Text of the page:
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Planning issues the victim has to pay

The amendments to the Trapped Buyers law approved by parliament will hopefully help many more property buyers get their Title Deeds, but planning issues require urgent attention.

Cyprus: Title deeds and planning issues ALTHOUGH amendments to the Trapped Buyers law may help those deceived into buying property built on land that its developer had earlier mortgaged to the bank to get their Title Deeds, planning infringements remain a serious problem.

Planning infringements are shown on Title Deeds as notes of unauthorised works and indicate that the developer has failed to comply the conditions set out in the planning and building permits authorised for the development’s construction.

These planning infringements must be corrected before the ‘notes’ can be removed and a ‘clean’ Title Deed issued.

And herein lies the gross injustice. The developer responsible for causing the planning infringements gets off scot-free – and it’s left to the property buyer to pay for any remedial work and then sue the developer to recover their money!

Furthermore, some notes require remedial work to be carried out before the purchaser, who now owns the property, can use it as collateral for a loan or sell it on the open market.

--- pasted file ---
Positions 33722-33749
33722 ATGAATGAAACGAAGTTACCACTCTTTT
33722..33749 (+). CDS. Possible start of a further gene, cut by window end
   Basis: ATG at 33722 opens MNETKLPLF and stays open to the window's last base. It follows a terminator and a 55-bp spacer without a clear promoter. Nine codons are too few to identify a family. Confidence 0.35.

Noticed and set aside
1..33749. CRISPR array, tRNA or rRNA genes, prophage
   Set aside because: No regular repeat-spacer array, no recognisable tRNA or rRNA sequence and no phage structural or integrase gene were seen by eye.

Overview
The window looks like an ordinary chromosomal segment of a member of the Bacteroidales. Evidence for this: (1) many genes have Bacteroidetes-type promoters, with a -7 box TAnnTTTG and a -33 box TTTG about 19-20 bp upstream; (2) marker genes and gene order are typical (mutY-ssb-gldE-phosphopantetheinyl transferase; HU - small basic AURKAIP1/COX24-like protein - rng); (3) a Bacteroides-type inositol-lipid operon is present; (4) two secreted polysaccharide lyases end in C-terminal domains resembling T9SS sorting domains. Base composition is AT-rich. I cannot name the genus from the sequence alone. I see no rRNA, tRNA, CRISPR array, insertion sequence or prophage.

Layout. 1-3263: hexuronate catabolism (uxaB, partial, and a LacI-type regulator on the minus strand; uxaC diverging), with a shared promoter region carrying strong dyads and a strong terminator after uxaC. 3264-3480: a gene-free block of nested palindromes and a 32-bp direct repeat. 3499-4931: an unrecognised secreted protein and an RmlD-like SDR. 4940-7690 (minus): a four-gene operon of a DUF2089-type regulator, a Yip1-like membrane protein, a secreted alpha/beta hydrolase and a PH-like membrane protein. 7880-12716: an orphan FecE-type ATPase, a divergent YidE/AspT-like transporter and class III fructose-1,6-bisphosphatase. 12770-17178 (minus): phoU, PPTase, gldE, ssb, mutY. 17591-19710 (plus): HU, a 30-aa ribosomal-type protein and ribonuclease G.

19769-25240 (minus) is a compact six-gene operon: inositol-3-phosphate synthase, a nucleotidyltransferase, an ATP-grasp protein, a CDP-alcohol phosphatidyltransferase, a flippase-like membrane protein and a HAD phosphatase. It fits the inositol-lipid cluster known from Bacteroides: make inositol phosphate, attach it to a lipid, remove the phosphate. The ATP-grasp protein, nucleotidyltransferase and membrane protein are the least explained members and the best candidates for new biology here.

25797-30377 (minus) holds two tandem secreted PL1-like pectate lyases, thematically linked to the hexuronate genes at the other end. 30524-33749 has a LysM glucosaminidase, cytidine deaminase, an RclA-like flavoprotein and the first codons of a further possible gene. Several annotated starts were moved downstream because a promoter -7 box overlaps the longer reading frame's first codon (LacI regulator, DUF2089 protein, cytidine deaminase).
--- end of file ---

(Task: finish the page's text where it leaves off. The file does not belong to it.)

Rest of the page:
A double whammy! (four actually):

  • A property with notes cannot be sold and therefore has no market value.
  • The victim is required to pay Property Transfer Fees on its market value as assessed by the Land Registry, despite the fact that the property has no market value.
  • The victim (the purchaser) has to pay for the indiscretions of the cowboy builder (developer) in order to make the property saleable.
  • To recover the cost of the remedial work, the victim has to sue the ‘criminal’.

The simplest solution to this gross injustice is for the planning authority to impose fines on the ‘criminal’ sufficient to pay for the remedial work required to remove the ‘note’ from the deed, plus a further amount to dissuade the ‘crook’ from repeating his misdemeanours.

Planning infringements

Planning infringements come in all shapes and sizes:

  • Failure to complete roads, pavements and green areas, build boundary walls too high, etc. Note that developers make no money for building roads, etc.; costs are included in the price that buyers pays.
  • Failure to install fire doors, signage, etc. as required by the Fire Service.
  • In other cases, developers overbuild; building more properties on the site than permitted by their permits or building them larger to maximise their sales revenue.

The list is endless!

It goes without saying that buying a property in Cyprus without a ‘clean’ Title Deed is a big mistake.

Readers' comments

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  • embapaphos says:

    I will chime in an agree with all that Nigel says and I speak as one of the lucky ones who was able to get deeds (albeit) tainted which is a great improvement to the doom and gloom picture painted by various govt depts I spoke to prior to the law being passed. General consensus was did not have a leg to stand on as law stood before.